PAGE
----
Objective: To investigate the state-specific prevalence, regional differences, and correlates of hookah use among U.S. adults. Methods: We analyzed the most recent nationally representative data of adults from the National Adult Tobacco Survey (NATS) 2012-2013 (n = 60 192). State-specific prevalence of lifetime and current hookah use was calculated and mapped. Multivariate logistic regression was performed to determine the association between sociodemographic characteristics, regional differences, and hookah use. Results: Among U.S. adults (≥18 years), overall prevalence of lifetime hookah use was 12.3%, while current use was 3.9%. Mapping of state-specific prevalence revealed that the West tended to have higher rates of use, while the South tended to have lower ones. In the adjusted model, we observed that current hookah use was positively associated with younger adults, males, non- Hispanic adults, those with higher education and income statuses, being single, those living in the West, and current cigarette use. Conclusion: The prevalence of hookah use varies by state, region, and sociodemographic characteristics among adults. Future research, including longitudinal studies, are needed to identify geographic and sociodemographic characteristics and trends among hookah users, investigate hookah-related health outcomes, and evaluate targeted public health efforts aimed at this emerging threat. Implications: This study investigates state-level prevalence, regional differences, and sociodemographic characteristics of hookah use among U.S. adults, using the most recent NATS. Hookah use was positively associated with younger adults and those living in the West. This study adds to the understanding of the geographic and sociodemographic factors underlying hookah use, which can be used to develop much needed evidence-based regulations and programs that are responsive to the needs of different risk groups.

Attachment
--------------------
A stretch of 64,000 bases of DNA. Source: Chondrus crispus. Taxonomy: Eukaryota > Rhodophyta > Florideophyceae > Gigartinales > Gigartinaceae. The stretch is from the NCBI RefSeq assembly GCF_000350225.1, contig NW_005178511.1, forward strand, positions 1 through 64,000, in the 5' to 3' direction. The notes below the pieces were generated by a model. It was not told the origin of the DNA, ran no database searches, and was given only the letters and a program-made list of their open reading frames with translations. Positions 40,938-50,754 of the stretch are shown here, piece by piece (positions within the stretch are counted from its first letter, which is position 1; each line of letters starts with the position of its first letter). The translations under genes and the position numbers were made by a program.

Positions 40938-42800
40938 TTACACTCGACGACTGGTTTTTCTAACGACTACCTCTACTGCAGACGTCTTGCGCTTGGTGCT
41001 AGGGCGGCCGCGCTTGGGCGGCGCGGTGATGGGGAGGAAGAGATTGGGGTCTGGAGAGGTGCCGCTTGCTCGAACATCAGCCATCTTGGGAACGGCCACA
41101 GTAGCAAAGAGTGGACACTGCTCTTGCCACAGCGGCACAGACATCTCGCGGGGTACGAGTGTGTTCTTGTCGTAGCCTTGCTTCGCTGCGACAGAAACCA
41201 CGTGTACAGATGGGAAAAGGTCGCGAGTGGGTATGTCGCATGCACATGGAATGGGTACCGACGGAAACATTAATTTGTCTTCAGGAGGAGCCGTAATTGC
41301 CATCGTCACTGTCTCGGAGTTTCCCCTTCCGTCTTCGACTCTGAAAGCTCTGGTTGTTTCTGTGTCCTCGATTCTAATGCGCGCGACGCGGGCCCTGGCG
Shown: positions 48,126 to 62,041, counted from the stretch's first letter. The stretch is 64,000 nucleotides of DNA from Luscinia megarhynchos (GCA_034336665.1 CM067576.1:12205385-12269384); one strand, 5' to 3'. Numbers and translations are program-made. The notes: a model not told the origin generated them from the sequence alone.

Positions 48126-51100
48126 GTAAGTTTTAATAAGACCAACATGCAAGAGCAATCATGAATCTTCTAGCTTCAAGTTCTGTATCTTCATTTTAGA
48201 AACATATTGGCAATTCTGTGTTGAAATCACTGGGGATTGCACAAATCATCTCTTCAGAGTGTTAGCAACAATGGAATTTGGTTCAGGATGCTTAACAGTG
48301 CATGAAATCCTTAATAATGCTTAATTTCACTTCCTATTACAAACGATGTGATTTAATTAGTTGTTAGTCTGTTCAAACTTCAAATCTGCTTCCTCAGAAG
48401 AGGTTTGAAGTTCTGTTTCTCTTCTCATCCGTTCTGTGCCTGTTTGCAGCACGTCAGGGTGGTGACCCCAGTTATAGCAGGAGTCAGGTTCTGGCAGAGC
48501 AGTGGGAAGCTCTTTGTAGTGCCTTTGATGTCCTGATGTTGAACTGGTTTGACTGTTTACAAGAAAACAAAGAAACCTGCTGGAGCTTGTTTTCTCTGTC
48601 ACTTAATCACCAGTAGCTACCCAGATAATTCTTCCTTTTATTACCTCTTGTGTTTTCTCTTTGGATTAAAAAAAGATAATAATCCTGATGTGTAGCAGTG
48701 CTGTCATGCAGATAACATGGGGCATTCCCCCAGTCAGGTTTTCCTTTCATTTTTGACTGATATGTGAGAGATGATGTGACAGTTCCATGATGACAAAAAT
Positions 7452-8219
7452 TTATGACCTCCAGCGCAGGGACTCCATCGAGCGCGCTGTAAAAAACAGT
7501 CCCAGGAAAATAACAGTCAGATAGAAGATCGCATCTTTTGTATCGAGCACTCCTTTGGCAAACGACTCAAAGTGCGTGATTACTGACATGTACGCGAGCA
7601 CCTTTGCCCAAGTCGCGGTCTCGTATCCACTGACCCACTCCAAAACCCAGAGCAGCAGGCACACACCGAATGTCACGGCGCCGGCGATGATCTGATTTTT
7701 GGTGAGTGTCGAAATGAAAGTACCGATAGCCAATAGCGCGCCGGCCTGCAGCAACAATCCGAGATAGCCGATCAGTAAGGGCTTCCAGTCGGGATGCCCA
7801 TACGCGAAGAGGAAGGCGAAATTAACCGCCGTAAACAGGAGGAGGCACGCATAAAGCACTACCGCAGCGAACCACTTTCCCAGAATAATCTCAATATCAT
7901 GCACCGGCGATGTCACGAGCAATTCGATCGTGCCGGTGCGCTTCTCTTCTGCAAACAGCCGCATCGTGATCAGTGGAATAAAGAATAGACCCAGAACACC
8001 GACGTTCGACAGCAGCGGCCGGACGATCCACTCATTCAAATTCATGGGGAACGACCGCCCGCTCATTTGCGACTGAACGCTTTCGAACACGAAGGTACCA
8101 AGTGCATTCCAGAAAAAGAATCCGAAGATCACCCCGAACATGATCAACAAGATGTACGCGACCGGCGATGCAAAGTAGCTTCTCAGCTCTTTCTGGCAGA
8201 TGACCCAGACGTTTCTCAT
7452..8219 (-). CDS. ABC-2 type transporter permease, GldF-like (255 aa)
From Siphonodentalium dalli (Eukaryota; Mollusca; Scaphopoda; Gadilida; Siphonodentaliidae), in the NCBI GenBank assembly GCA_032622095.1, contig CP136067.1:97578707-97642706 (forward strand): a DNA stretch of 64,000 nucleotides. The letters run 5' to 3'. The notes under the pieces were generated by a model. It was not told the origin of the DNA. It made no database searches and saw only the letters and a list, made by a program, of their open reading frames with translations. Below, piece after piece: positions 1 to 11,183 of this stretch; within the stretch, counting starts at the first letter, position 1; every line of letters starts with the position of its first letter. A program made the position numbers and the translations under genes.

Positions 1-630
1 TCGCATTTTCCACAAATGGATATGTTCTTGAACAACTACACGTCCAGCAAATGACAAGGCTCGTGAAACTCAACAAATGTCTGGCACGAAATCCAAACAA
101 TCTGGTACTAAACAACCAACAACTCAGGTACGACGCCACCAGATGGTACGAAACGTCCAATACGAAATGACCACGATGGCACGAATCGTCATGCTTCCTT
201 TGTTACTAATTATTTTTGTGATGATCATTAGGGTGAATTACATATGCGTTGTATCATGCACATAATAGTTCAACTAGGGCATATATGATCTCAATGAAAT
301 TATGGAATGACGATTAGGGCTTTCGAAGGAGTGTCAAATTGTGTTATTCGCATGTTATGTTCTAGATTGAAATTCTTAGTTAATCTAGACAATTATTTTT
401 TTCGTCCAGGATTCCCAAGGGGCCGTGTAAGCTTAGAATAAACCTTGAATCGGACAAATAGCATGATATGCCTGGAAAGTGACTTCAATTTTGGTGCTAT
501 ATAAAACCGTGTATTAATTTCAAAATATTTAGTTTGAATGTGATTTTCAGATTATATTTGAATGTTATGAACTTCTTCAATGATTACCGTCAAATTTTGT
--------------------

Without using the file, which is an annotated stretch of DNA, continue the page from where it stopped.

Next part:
ASJC Scopus subject areas
- Public Health, Environmental and Occupational Health